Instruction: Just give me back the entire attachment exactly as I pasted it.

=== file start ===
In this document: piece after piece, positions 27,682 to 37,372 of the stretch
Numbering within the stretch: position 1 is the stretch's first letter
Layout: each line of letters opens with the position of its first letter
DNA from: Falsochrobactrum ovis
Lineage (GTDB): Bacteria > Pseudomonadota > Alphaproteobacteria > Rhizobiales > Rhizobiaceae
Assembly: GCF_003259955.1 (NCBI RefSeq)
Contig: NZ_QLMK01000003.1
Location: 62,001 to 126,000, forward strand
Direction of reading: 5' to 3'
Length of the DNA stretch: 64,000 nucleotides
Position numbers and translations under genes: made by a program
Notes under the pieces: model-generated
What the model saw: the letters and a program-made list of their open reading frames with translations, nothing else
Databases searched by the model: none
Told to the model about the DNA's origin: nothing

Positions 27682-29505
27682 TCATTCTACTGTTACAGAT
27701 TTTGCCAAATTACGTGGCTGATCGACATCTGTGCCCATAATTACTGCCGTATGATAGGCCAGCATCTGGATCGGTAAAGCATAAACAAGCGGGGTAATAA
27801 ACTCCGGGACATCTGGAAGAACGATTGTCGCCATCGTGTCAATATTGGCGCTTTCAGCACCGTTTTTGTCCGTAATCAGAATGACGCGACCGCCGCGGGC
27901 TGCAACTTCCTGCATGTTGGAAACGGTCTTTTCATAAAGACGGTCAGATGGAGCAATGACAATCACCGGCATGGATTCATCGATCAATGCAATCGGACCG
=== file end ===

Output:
In this document: piece after piece, positions 27,682 to 37,372 of the stretch
Numbering within the stretch: position 1 is the stretch's first letter
Layout: each line of letters opens with the position of its first letter
DNA from: Falsochrobactrum ovis
Lineage (GTDB): Bacteria > Pseudomonadota > Alphaproteobacteria > Rhizobiales > Rhizobiaceae
Assembly: GCF_003259955.1 (NCBI RefSeq)
Contig: NZ_QLMK01000003.1
Location: 62,001 to 126,000, forward strand
Direction of reading: 5' to 3'
Length of the DNA stretch: 64,000 nucleotides
Position numbers and translations under genes: made by a program
Notes under the pieces: model-generated
What the model saw: the letters and a program-made list of their open reading frames with translations, nothing else
Databases searched by the model: none
Told to the model about the DNA's origin: nothing

Positions 27682-29505
27682 TCATTCTACTGTTACAGAT
27701 TTTGCCAAATTACGTGGCTGATCGACATCTGTGCCCATAATTACTGCCGTATGATAGGCCAGCATCTGGATCGGTAAAGCATAAACAAGCGGGGTAATAA
27801 ACTCCGGGACATCTGGAAGAACGATTGTCGCCATCGTGTCAATATTGGCGCTTTCAGCACCGTTTTTGTCCGTAATCAGAATGACGCGACCGCCGCGGGC
27901 TGCAACTTCCTGCATGTTGGAAACGGTCTTTTCATAAAGACGGTCAGATGGAGCAATGACAATCACCGGCATGGATTCATCGATCAATGCAATCGGACCG